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User credentials main reason for security breaches, says expert
Mon, 30th Nov 2015
FYI, this story is more than a year old

Enterprises need to mitigate against the risk created by compromise user credentials, according to cyber security firm Centrify, who says compromised credentials are the new normal.

Centrify protects cyber threats that target today's hybrid IT environment of cloud, mobile and on-premises.

Centrify's call comes at the end of a year of high profile hacks, many of which were caused by attackers through phishing, Trojans and advanced persistent threats (APTs).

According to Lachlan McKenzie Centrify's country manager for Australia and New Zealand, 2015 breaches globally included high profile criminal and state-sponsored attacks.

“Breaches involved millions of personnel records of government employees, tens of millions of records of insurance customers, and hundreds of millions of customer records from various other companies,” he says.

“This year we even heard of a billion-dollar bank heist! Many of these companies had implemented advanced malware protection, next generation firewalls and delivered regular security training sessions for their employees. Yet the breaches continue,” McKenzie explains.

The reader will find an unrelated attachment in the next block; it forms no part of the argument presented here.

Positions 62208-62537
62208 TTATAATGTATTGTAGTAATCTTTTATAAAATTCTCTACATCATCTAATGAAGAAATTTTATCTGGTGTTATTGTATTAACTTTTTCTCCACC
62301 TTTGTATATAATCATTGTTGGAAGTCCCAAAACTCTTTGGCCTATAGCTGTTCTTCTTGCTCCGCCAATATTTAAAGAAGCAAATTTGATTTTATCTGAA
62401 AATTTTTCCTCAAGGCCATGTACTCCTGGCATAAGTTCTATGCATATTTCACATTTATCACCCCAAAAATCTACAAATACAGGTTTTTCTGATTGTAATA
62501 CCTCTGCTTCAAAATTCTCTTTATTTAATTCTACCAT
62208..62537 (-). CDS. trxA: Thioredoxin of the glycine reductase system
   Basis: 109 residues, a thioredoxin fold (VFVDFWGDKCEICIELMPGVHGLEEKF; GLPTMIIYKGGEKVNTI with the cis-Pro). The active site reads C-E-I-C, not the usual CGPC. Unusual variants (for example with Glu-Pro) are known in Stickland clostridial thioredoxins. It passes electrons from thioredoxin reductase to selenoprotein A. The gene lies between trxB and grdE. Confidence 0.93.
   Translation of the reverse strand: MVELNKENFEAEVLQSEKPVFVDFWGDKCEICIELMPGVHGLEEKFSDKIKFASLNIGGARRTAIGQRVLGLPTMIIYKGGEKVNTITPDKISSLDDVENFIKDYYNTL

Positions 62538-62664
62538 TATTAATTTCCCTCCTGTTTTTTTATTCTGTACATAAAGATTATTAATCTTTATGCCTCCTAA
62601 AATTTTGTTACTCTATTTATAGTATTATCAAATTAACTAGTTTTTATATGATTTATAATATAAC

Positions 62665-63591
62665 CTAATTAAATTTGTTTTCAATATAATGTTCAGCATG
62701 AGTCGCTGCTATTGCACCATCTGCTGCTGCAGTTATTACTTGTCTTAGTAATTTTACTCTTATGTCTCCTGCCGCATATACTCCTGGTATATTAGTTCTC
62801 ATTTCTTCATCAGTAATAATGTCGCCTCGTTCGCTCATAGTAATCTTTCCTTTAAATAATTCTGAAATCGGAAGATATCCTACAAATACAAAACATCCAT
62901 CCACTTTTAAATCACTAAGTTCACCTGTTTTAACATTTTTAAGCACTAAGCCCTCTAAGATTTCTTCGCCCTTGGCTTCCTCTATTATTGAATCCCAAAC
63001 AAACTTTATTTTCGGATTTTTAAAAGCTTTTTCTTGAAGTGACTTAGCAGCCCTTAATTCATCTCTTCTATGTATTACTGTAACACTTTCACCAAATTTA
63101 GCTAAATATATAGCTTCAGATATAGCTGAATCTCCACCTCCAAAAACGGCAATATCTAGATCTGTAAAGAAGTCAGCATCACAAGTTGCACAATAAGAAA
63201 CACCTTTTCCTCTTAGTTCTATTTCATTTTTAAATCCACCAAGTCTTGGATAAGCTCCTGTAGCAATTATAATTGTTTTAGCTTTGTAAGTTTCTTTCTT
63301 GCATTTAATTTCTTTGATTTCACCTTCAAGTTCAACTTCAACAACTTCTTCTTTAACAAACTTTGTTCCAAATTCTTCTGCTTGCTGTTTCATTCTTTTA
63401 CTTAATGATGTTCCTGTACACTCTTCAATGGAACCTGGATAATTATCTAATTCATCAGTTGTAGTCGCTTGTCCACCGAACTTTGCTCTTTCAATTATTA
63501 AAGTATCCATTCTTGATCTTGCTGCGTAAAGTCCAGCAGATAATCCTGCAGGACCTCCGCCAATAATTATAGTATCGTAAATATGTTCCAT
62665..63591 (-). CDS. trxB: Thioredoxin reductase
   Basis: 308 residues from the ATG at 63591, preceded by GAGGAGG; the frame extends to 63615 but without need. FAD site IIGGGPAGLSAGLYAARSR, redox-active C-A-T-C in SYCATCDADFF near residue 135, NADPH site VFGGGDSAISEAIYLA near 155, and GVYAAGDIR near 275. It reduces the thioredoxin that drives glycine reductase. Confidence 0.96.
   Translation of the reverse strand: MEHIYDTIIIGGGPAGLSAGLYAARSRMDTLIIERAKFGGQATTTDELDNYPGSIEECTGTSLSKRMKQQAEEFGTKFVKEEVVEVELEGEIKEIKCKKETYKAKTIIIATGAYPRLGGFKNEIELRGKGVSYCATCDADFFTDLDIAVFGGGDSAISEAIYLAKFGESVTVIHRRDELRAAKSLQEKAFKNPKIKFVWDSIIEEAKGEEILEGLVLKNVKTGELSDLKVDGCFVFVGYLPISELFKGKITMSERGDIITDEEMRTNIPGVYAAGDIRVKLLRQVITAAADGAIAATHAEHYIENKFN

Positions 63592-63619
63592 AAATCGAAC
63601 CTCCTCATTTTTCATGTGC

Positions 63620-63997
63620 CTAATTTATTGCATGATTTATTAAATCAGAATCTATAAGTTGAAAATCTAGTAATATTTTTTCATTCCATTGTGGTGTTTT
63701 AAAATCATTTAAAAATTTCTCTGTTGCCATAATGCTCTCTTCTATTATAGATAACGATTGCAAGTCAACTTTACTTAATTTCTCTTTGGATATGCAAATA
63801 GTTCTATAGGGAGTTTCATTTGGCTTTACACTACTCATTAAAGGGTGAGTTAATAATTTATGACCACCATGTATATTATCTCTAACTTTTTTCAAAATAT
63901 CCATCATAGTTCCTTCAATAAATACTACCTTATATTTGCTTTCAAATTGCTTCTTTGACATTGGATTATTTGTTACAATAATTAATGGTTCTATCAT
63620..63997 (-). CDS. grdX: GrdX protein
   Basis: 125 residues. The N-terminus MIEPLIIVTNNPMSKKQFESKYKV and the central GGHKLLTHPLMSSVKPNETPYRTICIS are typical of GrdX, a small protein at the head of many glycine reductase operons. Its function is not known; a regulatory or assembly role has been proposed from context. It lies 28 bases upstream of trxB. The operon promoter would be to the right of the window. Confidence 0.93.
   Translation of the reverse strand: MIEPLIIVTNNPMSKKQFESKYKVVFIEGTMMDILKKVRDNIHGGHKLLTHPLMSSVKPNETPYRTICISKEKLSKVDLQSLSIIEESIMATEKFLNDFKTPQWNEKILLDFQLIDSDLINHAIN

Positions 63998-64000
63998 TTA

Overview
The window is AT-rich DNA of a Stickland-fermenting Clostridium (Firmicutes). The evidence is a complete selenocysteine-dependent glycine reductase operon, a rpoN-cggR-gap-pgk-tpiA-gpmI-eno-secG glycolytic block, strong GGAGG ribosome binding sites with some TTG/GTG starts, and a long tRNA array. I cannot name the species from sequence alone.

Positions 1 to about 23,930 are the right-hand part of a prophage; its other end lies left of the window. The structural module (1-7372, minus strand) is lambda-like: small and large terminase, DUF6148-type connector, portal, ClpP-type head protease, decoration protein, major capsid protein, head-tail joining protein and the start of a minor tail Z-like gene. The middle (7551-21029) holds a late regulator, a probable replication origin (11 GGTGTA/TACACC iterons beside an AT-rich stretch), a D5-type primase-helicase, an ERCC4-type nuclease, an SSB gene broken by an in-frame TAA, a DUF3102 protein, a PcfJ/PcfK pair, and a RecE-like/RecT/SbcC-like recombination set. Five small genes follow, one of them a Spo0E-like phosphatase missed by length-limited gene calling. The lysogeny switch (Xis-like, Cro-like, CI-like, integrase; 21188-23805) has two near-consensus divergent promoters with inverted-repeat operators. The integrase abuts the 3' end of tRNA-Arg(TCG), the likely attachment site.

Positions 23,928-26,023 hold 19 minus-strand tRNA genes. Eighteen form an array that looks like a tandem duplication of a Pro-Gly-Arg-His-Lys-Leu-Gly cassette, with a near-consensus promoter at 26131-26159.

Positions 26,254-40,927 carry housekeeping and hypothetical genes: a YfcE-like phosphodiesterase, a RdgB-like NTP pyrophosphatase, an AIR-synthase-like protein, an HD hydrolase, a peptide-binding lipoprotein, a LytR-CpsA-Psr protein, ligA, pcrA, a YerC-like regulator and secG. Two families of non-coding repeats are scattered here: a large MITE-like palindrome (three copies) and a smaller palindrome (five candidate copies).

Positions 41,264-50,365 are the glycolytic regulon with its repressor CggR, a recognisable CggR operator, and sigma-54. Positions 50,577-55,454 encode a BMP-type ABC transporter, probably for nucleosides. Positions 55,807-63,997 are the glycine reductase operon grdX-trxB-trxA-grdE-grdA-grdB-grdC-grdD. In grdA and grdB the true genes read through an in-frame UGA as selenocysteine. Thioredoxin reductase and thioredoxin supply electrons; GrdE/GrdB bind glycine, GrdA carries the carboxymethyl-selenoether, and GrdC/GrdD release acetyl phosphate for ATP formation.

“Australia and New Zealand are not protected from these sort of assaults by our remote locations in the world. In fact, we are more at risk than ever before because of our increasingly online economies,” he says.

 McKenzie says cybersecurity experts such as Verizon and Mandiant had reported that the majority of today's data breaches were due to a single vulnerability - compromised user credentials. “It all comes down to the humble username and password,” he says.

“Through phishing, Trojans and APTs, hackers today are focused on obtaining the digital ‘keys to the kingdom' so they can use them to access sensitive data and systems,” McKenzie explains.

“To reduce this risk, organisations in 2016 must adopt measures to mitigate the threat posed by compromised credentials,” he says.

McKenzie says that while complex or unique passwords are a start, they will never be enough.

“Businesses and government agencies need to implement multi-factor authentication (MFA) more broadly and across more apps and devices in order to defend against such attacks,” he explains. “Adaptive access can then detect and stop suspicious login attempts while adopting granular privilege management can reduce the impact of compromised credentials.

“For 2016, companies need to accept that compromised credentials are the ‘new normal' and then take steps to mitigate the risks they present,” says McKenzie.